Tel Aviv police pioneer body cameras for officers to 'increase public trust'
Tel Aviv will be the first Israeli city where police start deploying body cameras to capture live footage in their day-to-day activity.
Over 10,000 officers, which includes Border Police and special patrol units referred to as“Yasam” in Hebrew, will be equipped with the body cameras as part of an initiative that will see additional systems employed by Israel police in its second year.
“This is a sub-project that restrains and reduces violence and will increase the sense of security both for the citizen and for the policeman,” said Police Commissioner Moti Cohen. "It will retrain police and civilian meetings and increase the public’s trust in the police.”
Other cities will follow suit in the coming months.
At an official ceremony to implement the new initiative, Public Security Minister Gilad Erdan called the technology “historic and groundbreaking” and highlighted its importance in boosting the trust of the Ethiopian-Israeli community, which has decried unfair treatment by the police.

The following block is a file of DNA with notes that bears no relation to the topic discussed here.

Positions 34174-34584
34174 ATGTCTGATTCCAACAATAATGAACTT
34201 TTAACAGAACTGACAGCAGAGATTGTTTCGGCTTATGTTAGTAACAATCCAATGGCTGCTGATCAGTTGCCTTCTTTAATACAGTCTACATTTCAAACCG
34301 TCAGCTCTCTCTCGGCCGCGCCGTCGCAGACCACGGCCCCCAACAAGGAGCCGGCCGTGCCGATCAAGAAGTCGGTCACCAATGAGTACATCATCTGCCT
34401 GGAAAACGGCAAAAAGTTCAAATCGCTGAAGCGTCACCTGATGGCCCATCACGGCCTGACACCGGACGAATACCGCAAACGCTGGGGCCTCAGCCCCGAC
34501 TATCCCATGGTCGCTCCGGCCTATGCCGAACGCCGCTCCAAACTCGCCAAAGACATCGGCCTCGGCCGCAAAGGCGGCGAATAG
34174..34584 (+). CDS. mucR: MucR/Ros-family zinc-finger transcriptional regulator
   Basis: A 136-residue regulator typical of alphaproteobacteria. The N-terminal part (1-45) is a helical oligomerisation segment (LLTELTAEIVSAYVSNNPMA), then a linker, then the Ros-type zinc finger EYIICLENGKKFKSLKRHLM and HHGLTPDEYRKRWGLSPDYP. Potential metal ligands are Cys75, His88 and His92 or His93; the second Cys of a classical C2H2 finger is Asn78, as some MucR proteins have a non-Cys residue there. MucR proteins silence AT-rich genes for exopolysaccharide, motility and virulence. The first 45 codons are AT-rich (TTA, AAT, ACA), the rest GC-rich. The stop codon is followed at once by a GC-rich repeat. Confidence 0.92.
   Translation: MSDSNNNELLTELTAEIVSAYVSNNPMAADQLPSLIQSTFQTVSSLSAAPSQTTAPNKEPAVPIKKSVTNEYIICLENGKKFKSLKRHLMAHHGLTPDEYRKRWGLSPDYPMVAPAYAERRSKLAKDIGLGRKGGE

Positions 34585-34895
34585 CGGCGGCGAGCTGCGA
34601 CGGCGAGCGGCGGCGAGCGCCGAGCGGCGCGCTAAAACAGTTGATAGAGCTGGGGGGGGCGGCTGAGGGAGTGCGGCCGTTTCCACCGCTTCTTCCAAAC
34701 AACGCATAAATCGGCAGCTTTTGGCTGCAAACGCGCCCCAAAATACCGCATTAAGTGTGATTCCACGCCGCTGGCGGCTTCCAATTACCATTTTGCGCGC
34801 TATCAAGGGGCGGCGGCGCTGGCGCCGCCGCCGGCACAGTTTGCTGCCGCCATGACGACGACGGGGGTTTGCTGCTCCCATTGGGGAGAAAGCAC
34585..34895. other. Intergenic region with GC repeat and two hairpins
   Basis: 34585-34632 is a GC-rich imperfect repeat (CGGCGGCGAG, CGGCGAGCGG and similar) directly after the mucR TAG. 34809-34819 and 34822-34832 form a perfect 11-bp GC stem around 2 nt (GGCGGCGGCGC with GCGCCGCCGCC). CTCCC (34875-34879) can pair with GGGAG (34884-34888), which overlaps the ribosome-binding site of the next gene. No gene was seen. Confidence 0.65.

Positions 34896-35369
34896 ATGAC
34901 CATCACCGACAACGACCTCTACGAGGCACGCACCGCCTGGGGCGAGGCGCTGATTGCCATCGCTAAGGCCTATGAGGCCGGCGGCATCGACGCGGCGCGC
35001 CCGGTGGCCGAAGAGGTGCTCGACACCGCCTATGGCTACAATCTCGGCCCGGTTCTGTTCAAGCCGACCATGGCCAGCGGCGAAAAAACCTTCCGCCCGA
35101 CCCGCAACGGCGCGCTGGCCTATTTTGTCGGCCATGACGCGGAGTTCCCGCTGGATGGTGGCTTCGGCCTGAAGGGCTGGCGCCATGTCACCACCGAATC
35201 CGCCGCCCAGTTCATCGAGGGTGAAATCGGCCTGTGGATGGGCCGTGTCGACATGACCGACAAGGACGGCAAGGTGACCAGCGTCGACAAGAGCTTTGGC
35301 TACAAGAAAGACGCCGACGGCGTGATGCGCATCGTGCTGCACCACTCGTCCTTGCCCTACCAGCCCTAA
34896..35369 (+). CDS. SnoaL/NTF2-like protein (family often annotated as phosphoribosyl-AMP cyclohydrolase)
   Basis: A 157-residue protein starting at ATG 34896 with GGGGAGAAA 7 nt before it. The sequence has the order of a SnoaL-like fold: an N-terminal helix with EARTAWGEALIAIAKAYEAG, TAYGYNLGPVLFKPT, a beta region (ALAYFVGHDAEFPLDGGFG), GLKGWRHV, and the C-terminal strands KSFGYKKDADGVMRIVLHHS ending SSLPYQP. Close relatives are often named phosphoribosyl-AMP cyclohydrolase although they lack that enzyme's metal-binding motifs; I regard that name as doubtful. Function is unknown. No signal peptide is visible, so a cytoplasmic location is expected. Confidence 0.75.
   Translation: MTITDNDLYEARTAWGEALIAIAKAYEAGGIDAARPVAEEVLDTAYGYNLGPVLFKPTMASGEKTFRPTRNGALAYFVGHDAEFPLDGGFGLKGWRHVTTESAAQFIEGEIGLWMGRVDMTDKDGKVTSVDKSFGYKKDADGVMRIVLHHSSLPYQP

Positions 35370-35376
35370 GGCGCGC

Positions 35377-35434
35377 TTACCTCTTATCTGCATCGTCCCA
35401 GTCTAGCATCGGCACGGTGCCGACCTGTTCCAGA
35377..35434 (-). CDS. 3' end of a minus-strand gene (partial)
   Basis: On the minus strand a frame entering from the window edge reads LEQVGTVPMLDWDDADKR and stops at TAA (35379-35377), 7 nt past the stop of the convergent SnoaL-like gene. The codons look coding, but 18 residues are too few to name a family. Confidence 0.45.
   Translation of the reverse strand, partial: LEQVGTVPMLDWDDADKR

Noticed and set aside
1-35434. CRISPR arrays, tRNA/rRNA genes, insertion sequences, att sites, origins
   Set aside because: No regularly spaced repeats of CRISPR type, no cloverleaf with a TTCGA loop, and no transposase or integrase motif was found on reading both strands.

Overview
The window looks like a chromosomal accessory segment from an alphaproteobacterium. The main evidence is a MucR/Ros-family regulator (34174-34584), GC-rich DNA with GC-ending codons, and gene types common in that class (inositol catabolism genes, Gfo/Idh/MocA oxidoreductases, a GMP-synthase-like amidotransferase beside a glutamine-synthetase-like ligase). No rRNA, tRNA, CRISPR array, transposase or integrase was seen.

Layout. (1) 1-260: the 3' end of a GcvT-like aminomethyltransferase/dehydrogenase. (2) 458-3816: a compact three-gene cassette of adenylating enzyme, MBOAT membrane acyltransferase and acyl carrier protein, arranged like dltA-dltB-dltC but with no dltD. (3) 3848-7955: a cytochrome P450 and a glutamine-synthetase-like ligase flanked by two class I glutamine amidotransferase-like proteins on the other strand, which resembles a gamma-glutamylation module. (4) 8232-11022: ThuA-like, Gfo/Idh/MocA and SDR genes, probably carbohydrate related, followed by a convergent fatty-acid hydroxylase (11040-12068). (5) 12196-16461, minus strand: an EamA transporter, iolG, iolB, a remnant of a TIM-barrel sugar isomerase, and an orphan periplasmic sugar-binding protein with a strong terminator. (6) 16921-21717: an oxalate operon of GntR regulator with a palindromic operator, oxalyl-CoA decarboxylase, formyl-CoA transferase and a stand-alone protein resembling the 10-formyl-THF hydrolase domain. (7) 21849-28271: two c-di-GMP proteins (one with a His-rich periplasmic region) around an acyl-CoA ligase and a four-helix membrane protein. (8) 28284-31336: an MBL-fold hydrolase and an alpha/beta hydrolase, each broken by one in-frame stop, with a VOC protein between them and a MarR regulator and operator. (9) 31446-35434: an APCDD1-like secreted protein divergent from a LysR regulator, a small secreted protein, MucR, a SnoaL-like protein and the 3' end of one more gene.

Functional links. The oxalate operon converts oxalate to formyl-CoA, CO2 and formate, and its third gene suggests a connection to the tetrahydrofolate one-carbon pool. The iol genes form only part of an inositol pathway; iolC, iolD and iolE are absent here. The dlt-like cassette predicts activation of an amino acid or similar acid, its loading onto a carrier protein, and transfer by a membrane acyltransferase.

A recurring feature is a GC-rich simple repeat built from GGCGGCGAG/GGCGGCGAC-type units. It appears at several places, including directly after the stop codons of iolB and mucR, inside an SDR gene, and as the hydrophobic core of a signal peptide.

“Improving ties between the police and the Ethiopian community was a central driver in implementing the project and I am certain that it will bring a huge change in ties and in public trust in the police,” he said.
Over the weekend, a young man of Ethiopian descent named Yehuda Biadga was shot dead by police in the coastal town of Bat Yam just south of Tel Aviv after he charged toward an officer with a knife.
Hundreds attended his funeral on Sunday, with some funeral-goers shouting, “He didn’t kill him, he murdered him,” referring to the officer who argued that he felt a credible threat to his life
Police have opened an investigation into the killing, while relatives of Biadga claim that he had mental health issues that were relayed to the police.
“When a terrorist comes to carry out an attack they say ‘Don’t shoot’ and if you do shoot, then at the legs. But when this is a citizen they shoot at his upper body — that isn’t normal,” Biadga’s brother, David, said arguing on behalf of the family against the use of excessive force.
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